The uniqueness of human beings is an issue at least as old as Aristotle and has at least two components: First, Aristotle places our unique status as the primary way of understanding both our purpose and our goodness. The Greeks thought that everything has a purpose, and that the purpose of anything had to be unique. Following that, if we think that we are not unique, we would start to think there is no purpose in our life, no function we are supposed to fulfill. And since the good knife is one that fulfills its function well, the good person is one fulfills our purpose well. If we have no purpose, what happens to our notion of living well?
What, then, is unique to humans? What is our purpose? Many people have thought of different answers, and for a long time, it always struck me as odd to even ask. Some people point to our thumbs as being unique, some to the creation of culture (non-biologically driven patterns of learned behavior), some to language, some to thought, some to reason. Each of these, 'cept the thumb, have been shown not to be unique, and a thumb is not much to hang your hat on. OK, you could hang an actual hat on a thumb, but not a metaphorical one.
The reason this always struck me as odd is simple: its rather obvious that we are unique, that even if a chimp can learn language and reason, we are not the same as a chimp. In other words, our definition in terms of these features is so inadequate that it seems silly to ask: what makes us human? And without the Aristotelian background, the importance of the question escaped me. So what if monkeys can speak, or reason, or have a culture, or if we discover some other species with a thumb? Why would that effect our conception of ourselves? Why would that threaten our conception of ourselves as unique? What rides on determining unique features of the human being?
Now when we discover that some feature that we thought was unique turns out to be shared (The bonobo is able to grasp language at a high level, chimps are able to reason, some chimps have a culture, some chimps use tools, etc., etc.) the obvious response is mere passing interest. "I thought that feature was unique... oh well, I guess it isnt." I have had that reaction myself and I see it in others. So where would existential angst come from?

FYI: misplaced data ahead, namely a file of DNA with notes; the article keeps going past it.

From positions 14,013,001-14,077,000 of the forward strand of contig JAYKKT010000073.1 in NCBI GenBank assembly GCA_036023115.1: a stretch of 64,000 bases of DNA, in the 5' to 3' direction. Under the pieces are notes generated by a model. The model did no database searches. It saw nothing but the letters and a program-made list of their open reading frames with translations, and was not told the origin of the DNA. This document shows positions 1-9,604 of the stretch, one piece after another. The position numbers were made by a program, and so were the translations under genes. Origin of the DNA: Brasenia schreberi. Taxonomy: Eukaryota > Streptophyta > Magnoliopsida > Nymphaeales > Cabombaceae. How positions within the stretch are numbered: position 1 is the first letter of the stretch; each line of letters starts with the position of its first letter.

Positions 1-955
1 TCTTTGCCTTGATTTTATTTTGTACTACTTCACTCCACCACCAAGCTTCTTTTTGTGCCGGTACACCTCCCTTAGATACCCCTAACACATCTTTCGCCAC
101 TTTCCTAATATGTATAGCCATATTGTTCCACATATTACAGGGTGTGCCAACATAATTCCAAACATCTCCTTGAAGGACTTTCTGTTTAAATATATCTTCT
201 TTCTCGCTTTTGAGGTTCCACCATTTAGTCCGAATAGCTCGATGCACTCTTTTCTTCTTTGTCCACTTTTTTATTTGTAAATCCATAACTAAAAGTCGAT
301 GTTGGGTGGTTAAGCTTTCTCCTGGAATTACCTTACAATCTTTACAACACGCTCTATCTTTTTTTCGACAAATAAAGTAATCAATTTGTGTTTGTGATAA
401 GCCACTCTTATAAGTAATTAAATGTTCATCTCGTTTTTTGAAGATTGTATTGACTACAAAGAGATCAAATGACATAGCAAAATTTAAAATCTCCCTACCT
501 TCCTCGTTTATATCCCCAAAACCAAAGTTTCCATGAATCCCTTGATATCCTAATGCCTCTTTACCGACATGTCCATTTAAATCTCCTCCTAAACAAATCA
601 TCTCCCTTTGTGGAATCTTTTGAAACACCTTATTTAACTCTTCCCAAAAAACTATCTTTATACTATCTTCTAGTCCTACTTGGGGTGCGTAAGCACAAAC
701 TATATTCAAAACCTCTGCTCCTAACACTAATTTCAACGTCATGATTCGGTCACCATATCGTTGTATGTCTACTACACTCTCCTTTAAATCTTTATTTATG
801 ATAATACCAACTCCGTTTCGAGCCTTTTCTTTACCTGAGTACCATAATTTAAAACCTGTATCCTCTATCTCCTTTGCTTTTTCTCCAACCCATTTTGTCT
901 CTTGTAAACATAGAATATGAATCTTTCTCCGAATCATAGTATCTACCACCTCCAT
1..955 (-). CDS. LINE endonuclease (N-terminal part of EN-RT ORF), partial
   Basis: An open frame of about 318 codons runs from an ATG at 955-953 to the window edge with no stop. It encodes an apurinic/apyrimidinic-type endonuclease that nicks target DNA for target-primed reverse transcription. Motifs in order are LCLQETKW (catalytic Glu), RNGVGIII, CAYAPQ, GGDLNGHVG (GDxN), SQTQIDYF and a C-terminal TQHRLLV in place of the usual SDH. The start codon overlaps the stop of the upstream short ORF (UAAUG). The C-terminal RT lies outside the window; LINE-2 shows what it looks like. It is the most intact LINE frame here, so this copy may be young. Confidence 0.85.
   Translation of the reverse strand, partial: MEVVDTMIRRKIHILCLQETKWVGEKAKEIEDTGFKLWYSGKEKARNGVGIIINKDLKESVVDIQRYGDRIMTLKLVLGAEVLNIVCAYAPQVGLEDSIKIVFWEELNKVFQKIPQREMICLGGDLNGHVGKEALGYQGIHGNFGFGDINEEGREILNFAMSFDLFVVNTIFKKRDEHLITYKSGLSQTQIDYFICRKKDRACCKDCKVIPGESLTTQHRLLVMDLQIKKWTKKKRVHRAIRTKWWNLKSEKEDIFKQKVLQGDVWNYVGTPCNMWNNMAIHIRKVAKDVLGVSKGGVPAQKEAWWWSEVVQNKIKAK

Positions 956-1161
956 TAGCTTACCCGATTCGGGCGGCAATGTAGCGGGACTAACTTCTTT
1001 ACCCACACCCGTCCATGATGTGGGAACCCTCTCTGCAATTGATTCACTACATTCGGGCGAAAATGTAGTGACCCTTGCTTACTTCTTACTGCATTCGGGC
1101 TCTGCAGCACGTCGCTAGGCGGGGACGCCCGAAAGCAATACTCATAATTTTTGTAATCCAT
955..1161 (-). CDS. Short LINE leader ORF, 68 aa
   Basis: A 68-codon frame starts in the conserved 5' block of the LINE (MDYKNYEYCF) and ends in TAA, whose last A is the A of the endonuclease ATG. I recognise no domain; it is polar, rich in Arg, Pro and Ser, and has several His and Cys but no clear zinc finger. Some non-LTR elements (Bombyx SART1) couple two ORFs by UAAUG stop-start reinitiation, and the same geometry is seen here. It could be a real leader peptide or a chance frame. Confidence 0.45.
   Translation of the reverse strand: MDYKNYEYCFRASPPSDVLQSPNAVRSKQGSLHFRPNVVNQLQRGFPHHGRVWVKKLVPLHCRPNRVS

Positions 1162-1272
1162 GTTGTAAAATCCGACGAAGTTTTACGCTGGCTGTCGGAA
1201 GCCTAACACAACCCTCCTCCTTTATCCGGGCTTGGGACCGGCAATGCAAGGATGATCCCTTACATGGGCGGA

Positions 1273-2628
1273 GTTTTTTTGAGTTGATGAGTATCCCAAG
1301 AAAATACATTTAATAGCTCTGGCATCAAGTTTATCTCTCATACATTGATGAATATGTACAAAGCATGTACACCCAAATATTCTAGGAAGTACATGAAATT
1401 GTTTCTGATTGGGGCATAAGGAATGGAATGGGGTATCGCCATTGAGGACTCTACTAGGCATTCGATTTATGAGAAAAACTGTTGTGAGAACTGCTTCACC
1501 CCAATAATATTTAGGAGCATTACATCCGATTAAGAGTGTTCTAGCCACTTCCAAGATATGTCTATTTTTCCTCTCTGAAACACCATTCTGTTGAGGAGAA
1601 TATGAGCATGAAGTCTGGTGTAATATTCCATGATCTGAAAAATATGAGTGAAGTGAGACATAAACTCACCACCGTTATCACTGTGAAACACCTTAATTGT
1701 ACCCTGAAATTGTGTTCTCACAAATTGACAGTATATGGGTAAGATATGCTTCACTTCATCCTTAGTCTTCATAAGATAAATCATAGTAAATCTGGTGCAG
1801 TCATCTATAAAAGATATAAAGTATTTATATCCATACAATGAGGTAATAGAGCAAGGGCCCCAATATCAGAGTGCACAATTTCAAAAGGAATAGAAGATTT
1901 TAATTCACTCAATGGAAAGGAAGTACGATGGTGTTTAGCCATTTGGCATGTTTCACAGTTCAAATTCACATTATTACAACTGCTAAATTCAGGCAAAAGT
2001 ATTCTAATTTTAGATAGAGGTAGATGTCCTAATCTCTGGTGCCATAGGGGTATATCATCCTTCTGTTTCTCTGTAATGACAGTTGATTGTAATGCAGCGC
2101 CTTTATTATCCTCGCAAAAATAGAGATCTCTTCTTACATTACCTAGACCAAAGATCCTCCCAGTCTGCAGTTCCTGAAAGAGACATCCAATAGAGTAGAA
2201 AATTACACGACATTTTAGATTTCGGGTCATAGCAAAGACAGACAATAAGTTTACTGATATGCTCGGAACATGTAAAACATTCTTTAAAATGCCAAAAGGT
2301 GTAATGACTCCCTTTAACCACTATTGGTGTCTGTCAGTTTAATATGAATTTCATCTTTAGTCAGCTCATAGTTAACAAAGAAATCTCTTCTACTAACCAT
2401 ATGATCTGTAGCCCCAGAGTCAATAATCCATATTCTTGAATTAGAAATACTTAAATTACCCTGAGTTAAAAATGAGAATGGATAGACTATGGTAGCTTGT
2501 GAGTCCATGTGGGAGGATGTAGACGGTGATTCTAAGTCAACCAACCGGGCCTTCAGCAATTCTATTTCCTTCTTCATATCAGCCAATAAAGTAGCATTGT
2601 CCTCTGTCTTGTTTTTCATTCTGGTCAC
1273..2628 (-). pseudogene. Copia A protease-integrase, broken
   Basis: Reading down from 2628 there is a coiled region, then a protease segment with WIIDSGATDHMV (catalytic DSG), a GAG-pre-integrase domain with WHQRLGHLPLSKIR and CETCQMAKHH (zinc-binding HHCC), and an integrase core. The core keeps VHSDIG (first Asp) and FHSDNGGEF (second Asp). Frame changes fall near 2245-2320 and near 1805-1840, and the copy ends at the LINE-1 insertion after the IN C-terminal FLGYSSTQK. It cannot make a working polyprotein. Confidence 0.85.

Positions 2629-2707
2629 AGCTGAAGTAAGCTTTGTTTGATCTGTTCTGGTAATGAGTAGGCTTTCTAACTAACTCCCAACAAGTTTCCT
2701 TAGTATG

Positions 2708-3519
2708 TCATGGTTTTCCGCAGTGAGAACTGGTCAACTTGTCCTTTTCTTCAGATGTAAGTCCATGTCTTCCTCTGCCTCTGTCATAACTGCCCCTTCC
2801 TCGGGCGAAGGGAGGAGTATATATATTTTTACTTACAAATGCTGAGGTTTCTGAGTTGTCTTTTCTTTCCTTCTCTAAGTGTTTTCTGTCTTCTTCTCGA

Second (there has to be a second, there was a first... forgot? first paragraph), moral notions are limited (historically, if not philosophically), to people. This is not a Western idea. So, for example, the Comanche called themselves "The people" (Nermernuh). Everyone else is not. If you are of the people, you are protected by the people. There was, apparently, almost no violence within the tribe, or against anyone who culturally acted like a tribe member. However, anyone outside the tribe was not similarly protected. They may trade with you, or they may kill you, that choice is up to an individual Comanche, and simply not part of their ethical framework, not subject to judgment. Other people's moral status was like any other piece of nature, sometimes to be preserved, sometimes to be used and sometimes to be abused. It has been argued (I think correctly) that the whole 10 commandments were originally understood in the same way: "Thou shalt not kill" really meant "Thou shall not kill a fellow Jew." It, too, was a tribal notion.
The question then of what a human being is connects to our conception of morality: humans are beings to which we have a moral duty, while non-humans are not protected by moral codes. It is also easy to see how correctly defining the human in terms that shape our moral attitudes (reason, not thumbs) is one way of intuitively increasing beings with moral rights. "I know those things do not act like us, but they really are human, and hence we have moral duties towards them." "I know we do not seem to be human to you, but we have this uniquely human feature, too, so you should treat us as moral agents." Historically, when we have broadened our notion of the human, we bring more people into society, and start acting better. A good definition of a human, then, has been of great importance. It is then easy to see that if we are not so important, not so unique, nature gets raised by default. Many people who do not see humans as unique see us as part of nature, thus raising the moral status of nature. We call them "environmentalists."
So now we can see why much of the artificial intelligence science fiction asks whether or not computers that develop consciousness are moral agents. Early in Star Trek, The Next Generation, we see a trial to determine whether or not Data, a computer, is a moral agent, or not. Is he an officer in the Federation, or is he like any other computer, to be used by its owner as its owner sees fit?
I think our angst about thinking computers is not existential, but about control. It is the worry of Mickey Mouse in Fantasia, HAL in 2001, and Cyberdyne Systems Model 101 Terminator.